Nutrient management in Rice growing.

Before applying fertilizers, you have to take into consideration the soil condition of your field through semiannual or annual soil testing, before applying any fertilization method. No two fields are the same, nor can anyone advise you on fertilization methods without taking into account your soil’s test data, tissue analysis and crop history of your field. However, we will list the most common rice fertilization schemes, used by a considerable number of farmers.

A common rice fertilization scheme that is used by a great number of rice farmers involves 2 major fertilizer applications: The first application takes place at roughly the same time with planting or transplanting (or about 20 days later) and the second takes place about 45-60 days after the first application. Many farmers apply 0,5 tons of N-P-K 30-10-10 per hectare at the day of sowing/planting (or 20 days later). About 45-60 days after the first application, they apply 0,2-0,3 tons of N-P-K 40-0-0 or 33-0-0 per hectare. Keep in mind that 1 ton = 1000 kg = 2.200 lbs. and 1 hectare = 2,47 acres = 10.000 square meters.

However, these are just common patterns that should not be followed without making your own research. Every field is different and has different needs. Your rice plants may or may not give higher yields after the application of fertilizers. You can seek advice from a licensed agronomist after conducting a soil analysis.

Nitrogen is the most restrictive nutrient for rice production. Nitrogen is very important for the increase of plant height, leaf size, panicle number and for a high yield per hectare. Rice needs Nitrogen in order to develop an adequate number of panicles. The crucial period in which many farmers apply N is two weeks after transplanting or 21 days after sowing.

Moreover, many farmers proceed to N applications before seeding and flooding the field. Nitrogen application may occur in dry soil which we will irrigate immediately. Alternatively, we can integrate it and flood the field after 3 to 5 days. An early application may also take place, in the form of ammonium. We can apply it onto dry soil, just before the flooding procedure. We should take into consideration that once we applied early N, the field shall be flooded within 5 days. Flood normally integrates N into the soil and protect it from losses. However, keep in mind that every field is different and has different needs.

Nitrogen Deficiency
One of the most common problems in rice production is Nitrogen deficiency. It usually takes place during crucial growth stages (panicle development), when plants need a greater amount of nitrogen.

We can identify these deficiencies by an intense discoloration of the crops. We can manage nitrogen deficiencies by following the measures below.

– Efficient N fertilizer application.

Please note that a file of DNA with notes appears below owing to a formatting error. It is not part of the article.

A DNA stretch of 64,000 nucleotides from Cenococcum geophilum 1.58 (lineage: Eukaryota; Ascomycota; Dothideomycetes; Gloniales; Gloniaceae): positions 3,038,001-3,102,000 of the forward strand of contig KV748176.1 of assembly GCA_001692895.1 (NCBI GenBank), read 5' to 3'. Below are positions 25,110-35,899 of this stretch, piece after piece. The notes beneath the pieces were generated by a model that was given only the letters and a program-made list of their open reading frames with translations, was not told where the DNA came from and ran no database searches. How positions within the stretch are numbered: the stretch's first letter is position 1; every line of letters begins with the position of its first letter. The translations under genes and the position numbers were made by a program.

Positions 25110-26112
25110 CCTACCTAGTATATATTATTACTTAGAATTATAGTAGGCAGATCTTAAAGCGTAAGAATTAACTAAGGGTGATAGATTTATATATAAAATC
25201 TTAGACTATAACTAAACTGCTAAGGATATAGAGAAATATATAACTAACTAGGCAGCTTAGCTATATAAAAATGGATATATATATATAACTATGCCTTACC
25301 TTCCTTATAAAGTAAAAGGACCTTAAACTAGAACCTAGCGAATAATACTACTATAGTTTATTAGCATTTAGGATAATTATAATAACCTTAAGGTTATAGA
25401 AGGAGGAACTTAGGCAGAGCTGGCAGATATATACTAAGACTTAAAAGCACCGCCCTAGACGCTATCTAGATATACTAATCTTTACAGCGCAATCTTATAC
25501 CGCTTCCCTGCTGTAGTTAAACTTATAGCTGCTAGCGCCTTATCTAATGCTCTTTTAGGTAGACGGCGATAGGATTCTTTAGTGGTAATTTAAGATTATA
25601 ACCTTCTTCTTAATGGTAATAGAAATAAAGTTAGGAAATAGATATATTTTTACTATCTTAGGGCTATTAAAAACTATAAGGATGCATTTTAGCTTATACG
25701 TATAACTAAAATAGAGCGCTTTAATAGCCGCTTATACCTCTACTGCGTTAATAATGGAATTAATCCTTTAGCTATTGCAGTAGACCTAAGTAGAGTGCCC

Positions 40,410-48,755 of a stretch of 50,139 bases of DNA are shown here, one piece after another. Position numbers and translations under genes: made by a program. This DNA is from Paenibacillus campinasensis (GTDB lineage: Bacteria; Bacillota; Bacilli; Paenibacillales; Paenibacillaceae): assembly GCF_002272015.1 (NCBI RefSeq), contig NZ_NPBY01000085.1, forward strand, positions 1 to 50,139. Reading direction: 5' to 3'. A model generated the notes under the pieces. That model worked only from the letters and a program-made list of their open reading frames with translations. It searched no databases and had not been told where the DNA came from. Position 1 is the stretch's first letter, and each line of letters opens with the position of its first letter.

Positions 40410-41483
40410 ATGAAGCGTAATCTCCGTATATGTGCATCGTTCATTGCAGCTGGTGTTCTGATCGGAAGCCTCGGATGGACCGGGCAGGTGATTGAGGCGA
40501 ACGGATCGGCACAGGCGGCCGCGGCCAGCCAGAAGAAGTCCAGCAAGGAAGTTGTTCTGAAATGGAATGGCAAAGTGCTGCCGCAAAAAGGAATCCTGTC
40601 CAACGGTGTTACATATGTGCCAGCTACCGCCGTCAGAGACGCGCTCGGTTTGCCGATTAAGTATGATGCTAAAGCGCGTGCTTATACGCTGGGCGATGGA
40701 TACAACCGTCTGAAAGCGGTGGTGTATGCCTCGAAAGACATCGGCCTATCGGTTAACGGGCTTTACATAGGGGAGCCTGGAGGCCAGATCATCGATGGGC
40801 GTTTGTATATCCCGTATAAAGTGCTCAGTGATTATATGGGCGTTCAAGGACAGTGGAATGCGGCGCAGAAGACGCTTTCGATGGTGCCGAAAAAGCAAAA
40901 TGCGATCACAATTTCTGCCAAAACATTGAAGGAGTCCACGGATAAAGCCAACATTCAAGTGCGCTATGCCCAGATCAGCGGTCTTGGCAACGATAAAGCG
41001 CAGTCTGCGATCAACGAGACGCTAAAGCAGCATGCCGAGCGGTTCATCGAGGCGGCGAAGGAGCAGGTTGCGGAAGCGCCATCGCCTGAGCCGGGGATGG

– Sufficient plant spacing is required.
– Proper water management. Many farmers claim that their field should be continuously flooded.
– Control of weeds that compete against rice for N (very important)
– Consulting a local licensed agronomist is suggested.

Nitrogen Excess
Nitrogen application in sufficient amount helps rice grow faster and provide us with high-quality grains. However, many farmers apply a larger amount than the one that rice needs. Excessive nitrogen use can lead to rich growth which attracts a lot of pests. Some farmers can recognize nitrogen excess by looking at the leaves. In most cases, they have an abnormal green color. Furthermore, plants may have thin stems. Farmers can normally prevent nitrogen excess by examining soil nitrogen consistency and then apply sufficient N that meets the needs of rice plants.

Phosphorus (P)
Phosphorus is very important in the early growth stages of rice plants. It contributes to the development of strong roots. Soil pH has a major role in P availability. Many rice farmers claim that the ideal phosphorus availability to rice happens when soil pH is below 6,5 (ask a certified professional Agronomist).

Potassium (K)
Potassium (K) is also very important for achieving good rice yields. Potassium (K) contributes to plants’ disease resistance, root enlargement, and thickness, leaf durability, panicle initiation and development. Potassium deficiencies have a great impact on crop growth. Experienced rice farmers claim that they can identify these deficiencies by the following symptoms.

– Dark spots on older leaves. Dark green plants with yellow to brown leaves.
– Leaves in lower parts of the plant may tend to bend downwards.
– Leaves in the upper part of the plant are short, with gloomy green .
– Necrotic spots on panicles.
– Unhealthy root condition. Roots are black with decreased density and length.
– Early wilt of the leaves.

Experienced rice farmers can manage these problems by following the measures below.

– Using high-quality seeds with sufficient pest and disease resistance.
– Proper application of N and P, but avoiding excessive use.
– Consulting

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